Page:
I hope everybody enjoyed reading this, and that it made you think how their interests as a child could eventually shape them to pursue a successful career in a field related to their interests. That is something people don’t think about very often. I am planning to write a blog about the Temple Grandin movie, and she is the first person I think about when I write this essay. She empathized with animals growing up, and she went to college for Animal Husbandry (Animal Science). She went through teasing and harassment from people her entire life, but she didn’t let it discourage her. I know I will not let the harassment discourage me either, because it’s not about them, it’s about me.

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Re: Temple Grandin: “The World Needs All Kinds of Minds” (TED.com)


You have heard of my horrible experiences when I was a student at Freeport. My freshman and sophomore year were full of bullying and disrespect from people who didn’t understand that I was different from everybody else. I felt like they spoke an unknown foreign language. People didn’t understand me and I didn’t understand them. Asperger’s and Autism didn’t become a well-known disorder until the twenty-first century. When my parents were in high school they did not have learning support programs, social workers and social skills groups for these kids to learn they skills they needed for life. I must say that we have come a long way, but we still have a lot to work on. While Autism will never be fully understood, there are many things about society that need to change.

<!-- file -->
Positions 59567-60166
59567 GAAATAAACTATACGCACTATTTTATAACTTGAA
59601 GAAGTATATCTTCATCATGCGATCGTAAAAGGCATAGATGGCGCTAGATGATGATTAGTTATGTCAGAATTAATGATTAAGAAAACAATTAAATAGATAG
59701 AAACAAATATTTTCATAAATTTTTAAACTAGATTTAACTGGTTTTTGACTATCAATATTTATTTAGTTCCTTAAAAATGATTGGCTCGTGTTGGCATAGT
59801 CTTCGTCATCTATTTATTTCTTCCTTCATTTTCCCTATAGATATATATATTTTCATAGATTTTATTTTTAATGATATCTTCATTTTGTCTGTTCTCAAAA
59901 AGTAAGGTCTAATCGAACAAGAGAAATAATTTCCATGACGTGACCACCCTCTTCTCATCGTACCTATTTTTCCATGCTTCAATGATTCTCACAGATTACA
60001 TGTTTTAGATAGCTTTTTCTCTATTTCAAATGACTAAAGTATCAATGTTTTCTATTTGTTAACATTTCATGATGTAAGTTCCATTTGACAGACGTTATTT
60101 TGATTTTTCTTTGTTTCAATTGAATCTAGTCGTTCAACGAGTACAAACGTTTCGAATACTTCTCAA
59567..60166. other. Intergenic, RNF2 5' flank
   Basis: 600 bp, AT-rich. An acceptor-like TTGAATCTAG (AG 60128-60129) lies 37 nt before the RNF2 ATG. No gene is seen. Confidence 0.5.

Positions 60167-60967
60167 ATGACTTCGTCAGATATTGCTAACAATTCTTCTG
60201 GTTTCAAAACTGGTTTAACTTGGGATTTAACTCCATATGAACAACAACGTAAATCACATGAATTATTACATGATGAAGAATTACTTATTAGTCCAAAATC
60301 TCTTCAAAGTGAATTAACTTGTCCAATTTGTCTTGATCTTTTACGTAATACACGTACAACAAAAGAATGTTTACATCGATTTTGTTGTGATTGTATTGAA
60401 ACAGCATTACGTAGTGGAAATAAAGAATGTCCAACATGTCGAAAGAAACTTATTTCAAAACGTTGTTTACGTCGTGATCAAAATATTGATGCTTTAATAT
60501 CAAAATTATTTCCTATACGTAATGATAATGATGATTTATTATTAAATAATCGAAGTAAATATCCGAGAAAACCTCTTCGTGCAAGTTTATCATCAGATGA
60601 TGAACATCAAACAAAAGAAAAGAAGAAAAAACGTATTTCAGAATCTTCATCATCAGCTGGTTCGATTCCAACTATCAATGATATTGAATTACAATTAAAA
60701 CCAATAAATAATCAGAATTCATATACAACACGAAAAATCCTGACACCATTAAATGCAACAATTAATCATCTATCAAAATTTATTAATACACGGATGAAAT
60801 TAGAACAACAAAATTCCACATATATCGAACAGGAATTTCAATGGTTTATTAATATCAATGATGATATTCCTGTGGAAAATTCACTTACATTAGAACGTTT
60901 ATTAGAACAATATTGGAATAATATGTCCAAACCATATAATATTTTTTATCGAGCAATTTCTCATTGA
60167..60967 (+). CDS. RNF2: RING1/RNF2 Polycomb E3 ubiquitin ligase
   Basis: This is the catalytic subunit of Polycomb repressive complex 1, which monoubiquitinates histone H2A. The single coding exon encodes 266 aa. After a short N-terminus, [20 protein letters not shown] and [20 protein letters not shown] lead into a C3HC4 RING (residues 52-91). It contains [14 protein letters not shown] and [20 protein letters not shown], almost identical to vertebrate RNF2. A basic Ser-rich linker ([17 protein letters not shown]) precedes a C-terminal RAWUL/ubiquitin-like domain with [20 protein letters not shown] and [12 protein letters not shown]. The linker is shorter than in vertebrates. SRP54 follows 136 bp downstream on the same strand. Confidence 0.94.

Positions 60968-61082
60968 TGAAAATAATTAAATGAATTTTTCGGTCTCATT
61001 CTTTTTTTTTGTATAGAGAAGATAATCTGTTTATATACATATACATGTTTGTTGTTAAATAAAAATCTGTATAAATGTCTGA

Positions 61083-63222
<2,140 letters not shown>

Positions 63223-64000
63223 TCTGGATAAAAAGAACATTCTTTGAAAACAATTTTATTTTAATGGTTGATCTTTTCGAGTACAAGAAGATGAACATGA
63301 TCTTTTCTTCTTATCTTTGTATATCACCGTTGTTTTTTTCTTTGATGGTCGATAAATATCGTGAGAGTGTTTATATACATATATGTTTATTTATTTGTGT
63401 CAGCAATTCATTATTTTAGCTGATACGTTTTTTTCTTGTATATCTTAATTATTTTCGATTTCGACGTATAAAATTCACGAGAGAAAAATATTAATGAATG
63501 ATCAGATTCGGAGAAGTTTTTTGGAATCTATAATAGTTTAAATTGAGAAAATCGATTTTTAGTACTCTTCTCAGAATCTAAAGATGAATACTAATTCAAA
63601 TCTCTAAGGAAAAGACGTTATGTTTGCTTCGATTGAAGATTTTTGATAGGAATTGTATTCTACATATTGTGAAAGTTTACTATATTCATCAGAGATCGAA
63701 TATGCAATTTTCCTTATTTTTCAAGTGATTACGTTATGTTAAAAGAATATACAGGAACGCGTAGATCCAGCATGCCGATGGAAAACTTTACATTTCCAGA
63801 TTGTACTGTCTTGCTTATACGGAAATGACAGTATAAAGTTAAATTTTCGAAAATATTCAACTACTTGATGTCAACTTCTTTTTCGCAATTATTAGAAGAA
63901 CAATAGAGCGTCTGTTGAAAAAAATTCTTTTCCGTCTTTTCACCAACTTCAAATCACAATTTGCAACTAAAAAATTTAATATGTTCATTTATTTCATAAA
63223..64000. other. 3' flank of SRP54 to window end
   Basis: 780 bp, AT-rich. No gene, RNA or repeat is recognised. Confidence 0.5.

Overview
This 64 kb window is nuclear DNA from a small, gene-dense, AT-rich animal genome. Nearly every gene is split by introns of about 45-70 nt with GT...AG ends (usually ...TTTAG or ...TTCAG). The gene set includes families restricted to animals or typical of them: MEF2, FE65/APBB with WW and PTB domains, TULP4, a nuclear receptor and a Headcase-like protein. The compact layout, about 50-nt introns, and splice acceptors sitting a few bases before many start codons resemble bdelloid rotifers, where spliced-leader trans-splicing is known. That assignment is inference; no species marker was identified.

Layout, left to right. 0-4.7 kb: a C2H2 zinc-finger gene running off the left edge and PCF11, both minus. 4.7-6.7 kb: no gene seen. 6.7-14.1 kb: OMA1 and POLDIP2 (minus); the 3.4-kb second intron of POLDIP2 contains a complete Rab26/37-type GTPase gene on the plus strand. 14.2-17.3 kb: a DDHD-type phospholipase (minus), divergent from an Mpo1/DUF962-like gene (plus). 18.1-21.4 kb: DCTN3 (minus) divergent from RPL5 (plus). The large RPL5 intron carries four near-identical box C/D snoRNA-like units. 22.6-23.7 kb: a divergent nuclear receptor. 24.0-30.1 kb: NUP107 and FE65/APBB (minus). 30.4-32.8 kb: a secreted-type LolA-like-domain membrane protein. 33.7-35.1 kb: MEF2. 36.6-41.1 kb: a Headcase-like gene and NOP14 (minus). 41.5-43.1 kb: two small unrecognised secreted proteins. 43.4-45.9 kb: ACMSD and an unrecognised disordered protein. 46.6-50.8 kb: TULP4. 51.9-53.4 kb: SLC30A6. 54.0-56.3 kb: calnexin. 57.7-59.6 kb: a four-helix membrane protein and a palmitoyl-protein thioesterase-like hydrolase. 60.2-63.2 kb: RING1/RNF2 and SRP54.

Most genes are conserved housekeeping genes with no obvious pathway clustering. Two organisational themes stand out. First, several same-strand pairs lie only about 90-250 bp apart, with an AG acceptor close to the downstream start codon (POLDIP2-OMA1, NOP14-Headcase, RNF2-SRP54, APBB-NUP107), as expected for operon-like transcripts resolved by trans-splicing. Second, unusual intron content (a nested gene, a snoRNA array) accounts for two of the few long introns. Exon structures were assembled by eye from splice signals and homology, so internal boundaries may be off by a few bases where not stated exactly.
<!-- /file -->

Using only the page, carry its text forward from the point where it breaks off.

Temple Grandin recorded a fascinating lecture on Ted.com that described how her mind works. I must say it was one of the most fascinating online speeches I have ever listened to in my entire life. She stated that her mind works like Google Images. Words coming from another person instantly become movies in her head, equipped with sound. In her TED lecture, she described a scene in the movie. Her mother said the word “shoe” and images of shoes popped up in her head. During the 1950s, people had the common misconception that people with Autism would not amount to anything in life. Children with Autistic Spectrum Disorders were usually sent to mental institutions. They had no idea about the continuum of traits from Autism. Anytime they would hear the word “Autistic” they would think they are non verbal and psychologists would recommend they go to a mental institution.

When I was a student at Freeport, I absolutely hated math and science classes because it mainly involved reading books and taking notes. I looked around and noticed that students falling asleep and looking out the window. That obviously meant they were not the least bit interested in the material we were going over. During 10th grade I had physical science during eighth period, the last class of the day. This speech directly relates to another topic I have posted several blogs about.

To reiterate my Lenape blogs, I talked about how Freeport tried to make a standardized test score out of me and not the best person I could be after I graduated from high school. Every day I had a structured learning support period. The learning support class is pretty much a structured study hall. It pretty much consisted of completing homework you didn’t do at home, or reviewing for upcoming tests. Every day I would complain about how much I hated that particular test I was studying for and I would say the material was pointless. My teachers would then respond “Derek, you can complain all you want but this material will be on the P.S.S.A tests and you need to take the class to graduate”. I then decided to keep my mouth shut because arguing would result in a trip to the office. After that, I would think “so what, I will never use this crap after I graduate so why should I care about this class?”